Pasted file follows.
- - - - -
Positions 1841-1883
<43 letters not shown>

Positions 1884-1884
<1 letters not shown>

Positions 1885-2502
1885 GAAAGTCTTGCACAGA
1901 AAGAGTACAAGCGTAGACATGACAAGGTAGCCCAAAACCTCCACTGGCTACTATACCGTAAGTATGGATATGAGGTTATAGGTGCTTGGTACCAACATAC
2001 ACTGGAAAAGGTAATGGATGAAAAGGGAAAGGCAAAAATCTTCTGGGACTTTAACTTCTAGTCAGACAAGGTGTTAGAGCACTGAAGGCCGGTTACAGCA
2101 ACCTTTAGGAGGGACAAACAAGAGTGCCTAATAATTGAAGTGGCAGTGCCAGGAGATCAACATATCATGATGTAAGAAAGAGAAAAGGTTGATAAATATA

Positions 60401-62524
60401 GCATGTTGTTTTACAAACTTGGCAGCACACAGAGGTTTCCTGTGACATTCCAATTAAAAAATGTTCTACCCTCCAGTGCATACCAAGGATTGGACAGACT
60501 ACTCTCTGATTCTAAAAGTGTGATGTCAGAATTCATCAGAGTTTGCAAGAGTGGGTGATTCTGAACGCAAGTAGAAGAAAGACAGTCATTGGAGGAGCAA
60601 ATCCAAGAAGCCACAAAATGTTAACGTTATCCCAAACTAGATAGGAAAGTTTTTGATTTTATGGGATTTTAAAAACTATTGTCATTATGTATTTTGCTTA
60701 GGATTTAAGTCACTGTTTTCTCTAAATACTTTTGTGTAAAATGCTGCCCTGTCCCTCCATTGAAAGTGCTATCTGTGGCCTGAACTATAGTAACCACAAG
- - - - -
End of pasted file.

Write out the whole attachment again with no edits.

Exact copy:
Positions 1841-1883
<43 letters not shown>

Positions 1884-1884
<1 letters not shown>

Positions 1885-2502
1885 GAAAGTCTTGCACAGA
1901 AAGAGTACAAGCGTAGACATGACAAGGTAGCCCAAAACCTCCACTGGCTACTATACCGTAAGTATGGATATGAGGTTATAGGTGCTTGGTACCAACATAC
2001 ACTGGAAAAGGTAATGGATGAAAAGGGAAAGGCAAAAATCTTCTGGGACTTTAACTTCTAGTCAGACAAGGTGTTAGAGCACTGAAGGCCGGTTACAGCA
2101 ACCTTTAGGAGGGACAAACAAGAGTGCCTAATAATTGAAGTGGCAGTGCCAGGAGATCAACATATCATGATGTAAGAAAGAGAAAAGGTTGATAAATATA

Positions 60401-62524
60401 GCATGTTGTTTTACAAACTTGGCAGCACACAGAGGTTTCCTGTGACATTCCAATTAAAAAATGTTCTACCCTCCAGTGCATACCAAGGATTGGACAGACT
60501 ACTCTCTGATTCTAAAAGTGTGATGTCAGAATTCATCAGAGTTTGCAAGAGTGGGTGATTCTGAACGCAAGTAGAAGAAAGACAGTCATTGGAGGAGCAA
60601 ATCCAAGAAGCCACAAAATGTTAACGTTATCCCAAACTAGATAGGAAAGTTTTTGATTTTATGGGATTTTAAAAACTATTGTCATTATGTATTTTGCTTA
60701 GGATTTAAGTCACTGTTTTCTCTAAATACTTTTGTGTAAAATGCTGCCCTGTCCCTCCATTGAAAGTGCTATCTGTGGCCTGAACTATAGTAACCACAAG